Roadkill pheasant and dumplings

| 11th February 2014
Why did the pheasant cross the road? Photo: johndal via
Why did the pheasant cross the road? Photo: johndal via
Roadkill pheasant, quail and dumplings ... Annie Levy embarks on a culinary trip down memory lane to the raw sounds of Bonnie Prince Billy.
Quail and Dumplings. The promise of something beautiful and luxurious and soothing and filling to eat, after hunger, after struggle, after suffering.

My first year living in the UK was 2000, the new millennium, which feels now so very long ago yet a time of hope and the energy of a new beginning.

We lived in Oxford, at the end of a 1930s, mostly-Council terrace across from a kind of shrubby wasteland that led to the Thames.  

Nearby was a major ugly thoroughfare road, up a lane was a historic village, and right next door, a sports ground where seagulls sometimes roosted menacingly.

It was all there, a kind of urban planning that as an American felt noteworthy - village, country, city, industrial suburb all crazy-quilted together. Lots of magpies, nettles, wonderful brambles in summer.

From under a smoke-impregnated coat

Our neighbour had a friend who would come by to offer us pheasants he'd found as road kill. This man maybe was lonely, maybe a wandering character, living marginally, definitely in need of the bare minimum quid he sought.

He'd appear at our door with these birds held upside down by their feet, still in feather, which he'd offer to remove should I want to buy. These pheasants were cheap - maybe a pound or two, I can't remember.

But I never did buy one from him. At that point in my life I had no way to understand roadkill in this kind of context, or any context. I'm sure I was polite,  and played innocent.

Looking back, how I wish I'd learned to cook pheasants from those ones, rather than those that come bundled in a neat brace (one male, one female) in plastic and polystyrene from the game sellers in the Covered Market.

A mindful vulture

For all the wild birds that die crossing roads, in that English mishmash of countryside and infrastructure, for all the people who are not in cars and manage to pick up and honour the visible death of living animals, either to reflect upon it or ignore it, a death which renders animal bodies as detritus littering the road:

That would be the kind of pheasant I would prefer to eat, imagining myself a kind of benevolent and mindful vulture.  Maybe that's the best humans can aspire to?  It's that kind of day for me.

The Revolution Will Not Be Microwaved: Inside America's Underground Food Culture, by Sandor Katz, there's a great little section on eating Roadkill, its history, how as a practice it's being reclaimed, and includes some good safety tips.  Should you be interested ...

Champion of the World

I got to thinking about pheasants because I was musing also on the history of poaching, a poor man's way of hunting, the idea that game belongs to land-owners - a brilliant and poignant send-up of which is Roald Dahl's Danny The Champion of the World, whether you do or do not have kids to read to.

Collecting Roadkill is free, whereas poaching is a little of the "Fuck ‘birds in the bushes', Let's take ‘em in hand" approach in the Bonnie Prince Billy's resonant 'Quail and dumplings' lyric.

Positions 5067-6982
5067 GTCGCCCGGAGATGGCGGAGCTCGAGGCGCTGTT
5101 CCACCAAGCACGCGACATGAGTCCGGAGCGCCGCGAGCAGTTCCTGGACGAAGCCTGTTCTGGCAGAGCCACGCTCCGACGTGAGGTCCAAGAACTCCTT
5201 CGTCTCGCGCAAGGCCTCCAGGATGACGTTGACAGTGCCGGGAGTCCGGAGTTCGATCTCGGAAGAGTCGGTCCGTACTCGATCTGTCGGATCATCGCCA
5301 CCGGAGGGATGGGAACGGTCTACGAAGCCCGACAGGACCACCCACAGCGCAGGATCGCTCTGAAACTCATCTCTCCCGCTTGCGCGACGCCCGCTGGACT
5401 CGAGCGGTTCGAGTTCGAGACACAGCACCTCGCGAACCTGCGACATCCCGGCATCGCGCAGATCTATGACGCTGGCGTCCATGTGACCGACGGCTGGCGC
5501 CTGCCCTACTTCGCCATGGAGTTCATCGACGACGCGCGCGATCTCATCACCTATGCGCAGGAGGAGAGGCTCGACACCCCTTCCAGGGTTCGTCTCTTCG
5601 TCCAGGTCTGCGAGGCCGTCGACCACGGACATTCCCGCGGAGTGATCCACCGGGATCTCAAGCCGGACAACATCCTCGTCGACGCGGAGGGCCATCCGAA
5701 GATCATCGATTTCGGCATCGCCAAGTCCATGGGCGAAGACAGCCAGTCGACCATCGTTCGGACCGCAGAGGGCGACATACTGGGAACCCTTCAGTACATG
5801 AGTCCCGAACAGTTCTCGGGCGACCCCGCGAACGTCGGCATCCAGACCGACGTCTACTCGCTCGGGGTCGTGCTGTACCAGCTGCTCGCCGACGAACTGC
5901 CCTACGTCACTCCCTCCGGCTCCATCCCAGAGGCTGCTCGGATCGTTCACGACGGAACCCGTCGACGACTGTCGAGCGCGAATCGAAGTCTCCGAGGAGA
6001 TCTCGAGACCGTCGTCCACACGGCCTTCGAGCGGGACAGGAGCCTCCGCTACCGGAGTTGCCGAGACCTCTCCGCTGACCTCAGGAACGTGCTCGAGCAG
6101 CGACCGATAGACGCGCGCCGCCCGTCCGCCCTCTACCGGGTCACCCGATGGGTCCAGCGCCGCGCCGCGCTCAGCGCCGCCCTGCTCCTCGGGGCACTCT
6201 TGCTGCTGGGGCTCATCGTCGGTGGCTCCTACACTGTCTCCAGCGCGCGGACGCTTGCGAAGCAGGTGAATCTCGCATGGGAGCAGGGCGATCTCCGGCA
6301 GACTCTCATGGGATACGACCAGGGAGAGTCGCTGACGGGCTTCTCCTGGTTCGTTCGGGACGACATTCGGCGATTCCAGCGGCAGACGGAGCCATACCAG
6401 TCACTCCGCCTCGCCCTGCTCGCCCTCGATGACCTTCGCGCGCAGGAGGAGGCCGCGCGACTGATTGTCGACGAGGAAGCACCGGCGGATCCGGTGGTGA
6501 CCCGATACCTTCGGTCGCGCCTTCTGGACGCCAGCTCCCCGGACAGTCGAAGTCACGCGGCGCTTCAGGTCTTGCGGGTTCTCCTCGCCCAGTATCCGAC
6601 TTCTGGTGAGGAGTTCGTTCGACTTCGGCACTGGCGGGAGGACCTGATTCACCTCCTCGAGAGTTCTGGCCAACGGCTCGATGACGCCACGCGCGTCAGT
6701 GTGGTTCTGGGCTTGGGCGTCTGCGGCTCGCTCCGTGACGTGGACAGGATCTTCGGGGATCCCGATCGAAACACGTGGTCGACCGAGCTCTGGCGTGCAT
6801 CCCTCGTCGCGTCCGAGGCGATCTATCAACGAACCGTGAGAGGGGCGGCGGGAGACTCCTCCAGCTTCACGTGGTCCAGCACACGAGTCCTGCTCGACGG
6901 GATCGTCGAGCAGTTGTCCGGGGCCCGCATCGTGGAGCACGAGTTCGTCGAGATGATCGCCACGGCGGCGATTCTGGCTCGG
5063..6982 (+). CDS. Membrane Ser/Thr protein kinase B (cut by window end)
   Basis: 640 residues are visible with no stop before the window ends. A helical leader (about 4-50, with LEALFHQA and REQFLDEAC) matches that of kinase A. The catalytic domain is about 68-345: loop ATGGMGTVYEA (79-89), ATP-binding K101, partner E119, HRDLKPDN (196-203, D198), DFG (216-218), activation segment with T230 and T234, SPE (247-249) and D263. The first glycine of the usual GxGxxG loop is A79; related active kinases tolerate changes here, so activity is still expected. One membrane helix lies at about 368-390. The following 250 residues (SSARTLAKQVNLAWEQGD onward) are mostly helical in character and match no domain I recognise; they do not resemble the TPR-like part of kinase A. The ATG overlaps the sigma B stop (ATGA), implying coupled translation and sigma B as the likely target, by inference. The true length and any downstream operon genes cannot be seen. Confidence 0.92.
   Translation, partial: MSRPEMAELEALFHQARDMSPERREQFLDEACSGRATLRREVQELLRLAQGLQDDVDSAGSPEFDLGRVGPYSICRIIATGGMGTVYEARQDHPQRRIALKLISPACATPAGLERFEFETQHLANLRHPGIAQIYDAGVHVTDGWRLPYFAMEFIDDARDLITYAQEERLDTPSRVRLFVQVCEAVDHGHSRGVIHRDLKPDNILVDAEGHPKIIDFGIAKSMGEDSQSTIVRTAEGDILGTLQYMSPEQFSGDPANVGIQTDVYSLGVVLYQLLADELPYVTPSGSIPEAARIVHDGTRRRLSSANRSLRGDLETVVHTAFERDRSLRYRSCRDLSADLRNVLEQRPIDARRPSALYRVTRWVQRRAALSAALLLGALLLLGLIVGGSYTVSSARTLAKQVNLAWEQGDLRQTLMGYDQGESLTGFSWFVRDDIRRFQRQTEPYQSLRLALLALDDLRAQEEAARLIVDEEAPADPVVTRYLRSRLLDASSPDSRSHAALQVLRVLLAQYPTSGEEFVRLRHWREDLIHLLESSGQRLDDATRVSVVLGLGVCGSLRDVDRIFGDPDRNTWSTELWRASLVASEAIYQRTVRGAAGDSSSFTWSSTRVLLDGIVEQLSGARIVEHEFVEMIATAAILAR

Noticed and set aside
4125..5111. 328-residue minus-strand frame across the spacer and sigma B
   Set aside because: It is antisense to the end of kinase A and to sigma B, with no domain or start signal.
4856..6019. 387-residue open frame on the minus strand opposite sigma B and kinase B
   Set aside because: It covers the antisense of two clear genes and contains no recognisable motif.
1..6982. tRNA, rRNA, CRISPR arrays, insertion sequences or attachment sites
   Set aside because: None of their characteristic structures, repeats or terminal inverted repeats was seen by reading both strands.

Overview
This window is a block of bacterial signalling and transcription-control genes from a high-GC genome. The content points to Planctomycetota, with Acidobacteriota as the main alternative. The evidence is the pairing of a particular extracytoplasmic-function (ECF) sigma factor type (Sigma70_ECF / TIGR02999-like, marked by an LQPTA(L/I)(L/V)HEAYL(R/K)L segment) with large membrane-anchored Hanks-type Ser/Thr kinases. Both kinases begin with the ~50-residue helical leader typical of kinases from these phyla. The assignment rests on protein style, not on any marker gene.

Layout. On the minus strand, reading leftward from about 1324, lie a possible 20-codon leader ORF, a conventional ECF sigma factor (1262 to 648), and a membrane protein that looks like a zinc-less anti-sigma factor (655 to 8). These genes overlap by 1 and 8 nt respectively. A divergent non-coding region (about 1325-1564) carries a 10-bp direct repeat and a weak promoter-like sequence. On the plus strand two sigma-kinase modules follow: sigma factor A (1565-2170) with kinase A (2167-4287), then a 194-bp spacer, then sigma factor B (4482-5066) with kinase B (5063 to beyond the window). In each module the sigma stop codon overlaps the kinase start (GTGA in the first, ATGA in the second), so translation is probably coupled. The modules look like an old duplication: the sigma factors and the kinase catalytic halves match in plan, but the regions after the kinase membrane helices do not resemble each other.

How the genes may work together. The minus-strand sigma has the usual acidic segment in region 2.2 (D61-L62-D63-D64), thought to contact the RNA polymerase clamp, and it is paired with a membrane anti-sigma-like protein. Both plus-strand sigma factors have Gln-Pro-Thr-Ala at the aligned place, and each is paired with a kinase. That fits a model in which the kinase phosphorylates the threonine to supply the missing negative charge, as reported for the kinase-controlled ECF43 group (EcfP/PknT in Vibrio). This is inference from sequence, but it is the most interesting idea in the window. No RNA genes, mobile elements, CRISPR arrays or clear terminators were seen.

It's an outstanding song - please listen to it. Just don't go wild and try and catch a quail for the pot. Hunting of quail in the UK has been illegal for some decades, as they were becoming dangerously rare.

Close your eyes, the visual element of the video will distract you from the meaning and power you'll get just listening. This song is about suffering and redemption, hunger and eating, imagining claiming one's natural power.

God is feminine in these lyrics. The song definitely feels to come from genres rooted in religion ...

But let's get real again

Here's an audio of a quail call just to try to keep it real. And the very different sound of the pheasant.

I don't know much about the quails in the US, even if they are the same bird we think of here. Old World / New World naming ... And I don't know that I've ever eaten it.

Though reading around I think the 'pleasure' is meant to be a suck-on-the-bones use-your-fingers kind of thing- a very intimate way to eat an animal.

The taboo of raw flesh

I am reminded of Young Girl Eating a Bird painted by Magritte that's always had so many contrary meanings for me - a feral girl, a hungry girl, a savage girl, a dream, the taboo of raw flesh ... Have a look.

And back we come to Quail and Dumplings. The promise of something beautiful and luxurious and soothing and filling to eat, after hunger, after struggle, after suffering.

Here is a link to a wonderful recipe for Pheasant and Dumplings which you could of course transform into Quail and Dumplings, as I might do, in a fit of adoration for the music of Bonnie Prince Billy.

It's a wonderful cooking/ foraging food blog in general if you haven't encountered it yet ...

At one with the birds

And here, my final offering, wanting to finish with birds that are living, and have nothing to do with human appetite, is another beautiful, haunting, absolutely addictive Bonnie Prince Billy Song, One with the birds.  

Thank you for reading this today.



Annie Levy is interested in the more unusual aspects of gastronomy including eating and cooking to music and wild fermentation. She blogs at Kitchen Counter Culture where this article was first published.




Help us keep The Ecologist working for the planet

The Ecologist website is a free service, published by The Resurgence Trust, a UK-based educational charity. We work hard - with a small budget and tiny editorial team - to bring you the wide-ranging, independent journalism we know you value and enjoy, but we need your help. Please make a donation to support The Ecologist platform. Thank you!

Donate to us here